Paul, an apostle of Christ Jesus by command of God our Savior and of Christ Jesus our hope, To Timothy, my true child in the faith: grace, mercy, and peace from God the Father and Christ Jesus our Lord. – 1 Timothy 1:1-2
At first glance, the beginning of the book of 1 Timothy seems anything but profound. Paul, as he does in most of his writings, introduces himself as an apostle and greets his audience by reminding them of God’s mercy and peace. What’s different about his introduction this time around is how he describes his audience.
The first intended audience of 1 Timothy wasn’t an entire church like the book of Romans, nor was this a letter initially written to be circulated around a region much like Peter’s first letter. Instead 1 Timothy is penned for, as Paul describes, “my true son in the faith” a man named Timothy.
Timothy was not Paul’s biological son. In fact it appears they didn’t meet until well into Paul’s first journey as a missionary, when he came to Timothy’s hometown when Timothy was likely somewhere in his late teens to early twenties. While we can’t know for sure if it was Paul who shared the Gospel with Timothy at the time that he believed, it is clear that he was a major force in Timothy’s journey from a young boy to an Elder and Pastor in the early church.
After the onset of their relationship, Paul took Timothy alongside him as he traveled and preached; he mentored him and taught him in the Gospel. It’s no wonder why reading through the book of 1 Timothy there’s such a warm and familiar tone unlike any other of Paul’s writings.
Recently my wife Sarah and I found out that our fourth child due to be born in a few months will be our third son. When we were told we’d be having another boy a thought sprang into my mind that was new to me. I thought “how wonderful would it be for each of my boys to grow up and work alongside me in vocational ministry!” This was particularly exciting for me as we’re in a season of life in which we are now preparing to move and plant a church in Grand Rapids, MI – a church which we hope will be the place from which I’ll some day retire.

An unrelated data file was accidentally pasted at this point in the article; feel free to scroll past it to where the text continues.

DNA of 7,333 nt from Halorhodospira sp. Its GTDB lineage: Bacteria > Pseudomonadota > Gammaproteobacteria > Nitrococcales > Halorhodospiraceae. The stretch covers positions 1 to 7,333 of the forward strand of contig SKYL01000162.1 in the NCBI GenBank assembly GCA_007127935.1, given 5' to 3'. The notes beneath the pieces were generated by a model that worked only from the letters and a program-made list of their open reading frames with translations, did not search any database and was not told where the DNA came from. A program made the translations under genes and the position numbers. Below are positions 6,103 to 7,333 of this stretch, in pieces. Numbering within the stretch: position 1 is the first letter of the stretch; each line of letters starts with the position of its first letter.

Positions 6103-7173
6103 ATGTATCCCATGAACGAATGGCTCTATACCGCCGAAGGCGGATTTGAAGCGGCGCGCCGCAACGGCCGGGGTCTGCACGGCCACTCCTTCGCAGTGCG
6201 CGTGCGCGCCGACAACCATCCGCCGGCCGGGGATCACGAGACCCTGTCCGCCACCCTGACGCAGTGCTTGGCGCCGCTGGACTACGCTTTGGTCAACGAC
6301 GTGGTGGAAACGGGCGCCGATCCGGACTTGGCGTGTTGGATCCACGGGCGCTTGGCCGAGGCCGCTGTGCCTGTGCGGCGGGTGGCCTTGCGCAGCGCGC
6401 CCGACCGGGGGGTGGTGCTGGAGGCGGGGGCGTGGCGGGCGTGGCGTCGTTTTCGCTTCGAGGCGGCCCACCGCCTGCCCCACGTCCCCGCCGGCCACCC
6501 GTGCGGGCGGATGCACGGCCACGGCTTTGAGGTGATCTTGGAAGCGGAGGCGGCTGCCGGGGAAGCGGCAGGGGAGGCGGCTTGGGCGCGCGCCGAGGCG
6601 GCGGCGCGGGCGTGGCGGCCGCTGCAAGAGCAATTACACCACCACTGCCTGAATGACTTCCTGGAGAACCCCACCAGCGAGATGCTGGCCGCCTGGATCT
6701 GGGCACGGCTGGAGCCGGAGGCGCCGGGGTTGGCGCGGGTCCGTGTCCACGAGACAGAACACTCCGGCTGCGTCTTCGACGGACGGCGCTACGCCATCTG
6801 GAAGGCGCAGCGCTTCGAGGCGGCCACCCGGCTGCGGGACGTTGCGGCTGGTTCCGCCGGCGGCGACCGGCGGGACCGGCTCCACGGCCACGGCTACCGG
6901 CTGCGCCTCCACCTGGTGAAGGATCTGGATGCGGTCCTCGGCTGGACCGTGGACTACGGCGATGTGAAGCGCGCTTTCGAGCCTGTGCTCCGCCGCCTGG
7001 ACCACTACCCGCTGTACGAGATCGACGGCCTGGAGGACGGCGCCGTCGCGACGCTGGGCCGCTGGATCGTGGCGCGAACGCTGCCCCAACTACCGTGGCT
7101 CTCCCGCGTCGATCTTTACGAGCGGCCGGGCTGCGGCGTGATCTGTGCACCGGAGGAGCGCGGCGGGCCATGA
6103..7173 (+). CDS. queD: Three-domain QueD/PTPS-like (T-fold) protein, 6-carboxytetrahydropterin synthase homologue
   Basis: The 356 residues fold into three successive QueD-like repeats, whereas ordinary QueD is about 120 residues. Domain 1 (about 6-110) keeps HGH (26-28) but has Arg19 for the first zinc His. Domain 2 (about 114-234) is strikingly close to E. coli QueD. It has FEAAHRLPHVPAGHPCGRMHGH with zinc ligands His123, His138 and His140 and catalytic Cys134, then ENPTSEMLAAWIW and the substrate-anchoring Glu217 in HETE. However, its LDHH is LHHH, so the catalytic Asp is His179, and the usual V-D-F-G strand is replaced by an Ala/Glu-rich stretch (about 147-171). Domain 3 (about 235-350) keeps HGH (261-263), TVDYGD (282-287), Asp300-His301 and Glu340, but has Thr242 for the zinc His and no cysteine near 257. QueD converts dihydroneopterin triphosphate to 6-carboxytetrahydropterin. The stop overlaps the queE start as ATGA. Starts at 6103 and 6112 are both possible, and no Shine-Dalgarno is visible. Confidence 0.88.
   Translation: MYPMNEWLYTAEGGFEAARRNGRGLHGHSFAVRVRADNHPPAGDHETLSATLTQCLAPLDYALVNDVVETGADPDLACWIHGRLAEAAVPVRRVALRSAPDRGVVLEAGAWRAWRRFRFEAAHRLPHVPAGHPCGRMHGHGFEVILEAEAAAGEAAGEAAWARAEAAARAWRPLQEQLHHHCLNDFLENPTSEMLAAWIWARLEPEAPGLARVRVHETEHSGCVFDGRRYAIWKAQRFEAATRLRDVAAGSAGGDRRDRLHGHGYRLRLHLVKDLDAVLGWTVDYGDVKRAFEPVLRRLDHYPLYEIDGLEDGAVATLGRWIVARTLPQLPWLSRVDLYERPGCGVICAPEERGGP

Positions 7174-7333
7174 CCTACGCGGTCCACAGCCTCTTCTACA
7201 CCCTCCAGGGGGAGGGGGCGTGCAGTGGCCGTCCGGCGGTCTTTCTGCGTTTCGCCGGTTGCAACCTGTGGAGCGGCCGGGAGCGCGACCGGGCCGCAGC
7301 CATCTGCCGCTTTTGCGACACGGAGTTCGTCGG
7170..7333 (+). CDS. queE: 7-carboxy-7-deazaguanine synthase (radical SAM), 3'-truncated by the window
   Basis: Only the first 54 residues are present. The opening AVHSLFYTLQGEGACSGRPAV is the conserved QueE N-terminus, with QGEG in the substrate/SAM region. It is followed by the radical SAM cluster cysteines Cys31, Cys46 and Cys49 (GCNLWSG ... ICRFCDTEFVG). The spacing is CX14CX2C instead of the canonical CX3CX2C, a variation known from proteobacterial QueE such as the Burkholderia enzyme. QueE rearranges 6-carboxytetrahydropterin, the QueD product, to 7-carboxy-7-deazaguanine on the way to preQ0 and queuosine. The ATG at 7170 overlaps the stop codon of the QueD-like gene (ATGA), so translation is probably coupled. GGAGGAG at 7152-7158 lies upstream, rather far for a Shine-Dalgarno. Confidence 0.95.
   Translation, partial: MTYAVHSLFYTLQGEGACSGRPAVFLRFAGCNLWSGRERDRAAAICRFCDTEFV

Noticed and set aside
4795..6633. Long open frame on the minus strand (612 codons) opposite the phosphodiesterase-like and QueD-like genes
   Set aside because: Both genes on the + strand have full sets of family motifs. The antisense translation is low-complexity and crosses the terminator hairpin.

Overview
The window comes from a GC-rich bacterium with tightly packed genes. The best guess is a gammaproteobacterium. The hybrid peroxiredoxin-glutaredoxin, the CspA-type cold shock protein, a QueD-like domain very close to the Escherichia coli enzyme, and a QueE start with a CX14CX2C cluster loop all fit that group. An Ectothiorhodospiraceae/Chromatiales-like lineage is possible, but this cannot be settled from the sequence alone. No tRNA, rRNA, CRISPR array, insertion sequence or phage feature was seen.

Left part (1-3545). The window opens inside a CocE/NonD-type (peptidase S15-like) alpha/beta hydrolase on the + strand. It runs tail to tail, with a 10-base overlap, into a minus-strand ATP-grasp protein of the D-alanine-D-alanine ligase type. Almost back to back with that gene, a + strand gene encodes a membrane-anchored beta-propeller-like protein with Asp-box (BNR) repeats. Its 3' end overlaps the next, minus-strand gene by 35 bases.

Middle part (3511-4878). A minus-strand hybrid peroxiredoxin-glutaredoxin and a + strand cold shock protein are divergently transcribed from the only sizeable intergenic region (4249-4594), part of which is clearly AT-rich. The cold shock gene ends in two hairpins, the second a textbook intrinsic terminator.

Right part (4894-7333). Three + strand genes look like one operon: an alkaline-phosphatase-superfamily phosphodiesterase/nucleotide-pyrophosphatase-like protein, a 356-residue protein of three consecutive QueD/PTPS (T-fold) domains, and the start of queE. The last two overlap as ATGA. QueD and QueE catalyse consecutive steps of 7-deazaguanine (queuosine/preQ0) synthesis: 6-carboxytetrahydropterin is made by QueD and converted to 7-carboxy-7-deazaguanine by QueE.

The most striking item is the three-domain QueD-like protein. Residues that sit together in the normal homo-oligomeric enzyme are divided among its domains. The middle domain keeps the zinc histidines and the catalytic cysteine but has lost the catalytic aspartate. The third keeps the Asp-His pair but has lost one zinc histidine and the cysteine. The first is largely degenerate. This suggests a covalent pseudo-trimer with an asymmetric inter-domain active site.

This thought was quickly followed by the realization of how far the Gospel has often called me to travel from my family and friends; from Michigan, to Chicago, to Texas, and back again now to Michigan, each time leaving close friends and family behind.
Why, if Paul’s relationship was so deep with Timothy, would he send him away to minister so far from himself? Why not keep Timothy close in order pastor a church alongside him? I think the answer is both simple and difficult. It is this:
The Gospel calls us to Go.
When we are captivated by the truth of the Gospel: that God would send His son Jesus to die on our behalf, that He would take our sin upon Himself in order to restore our relationship with Him, and that through faith in His death and subsequent resurrection we would be given new eternal life (John 3:16, Ephesians 2:1-10). We are, and should be, compelled to go and take this message to those without it.
This going thing is not just for apostles like Paul, or pastors, or church planters like me. It’s the call that Jesus gave to all of us.
The actual “go” can look pretty unique depending on our situation. The Gospel may call you to go halfway around the world to East Asia to plant a church or translate the Bible. It may call you to move to a new city to join a church planting team or it may just call you off your couch to meet your neighbors for a cookout.
For me, right now this means leaving Riverview, which is filled with friends who are like family and men who have pastored me well, for Grand Rapids. It may in the future mean sending my kids across the street or around the world.
Every go is hard.
A “go” requires Gospel goodbyes as we like to say around here. If you take a further look, behind every go there is a hope and prayer that God would work through us to have the Gospel take hold in the lives of people around our city, our state, and the world.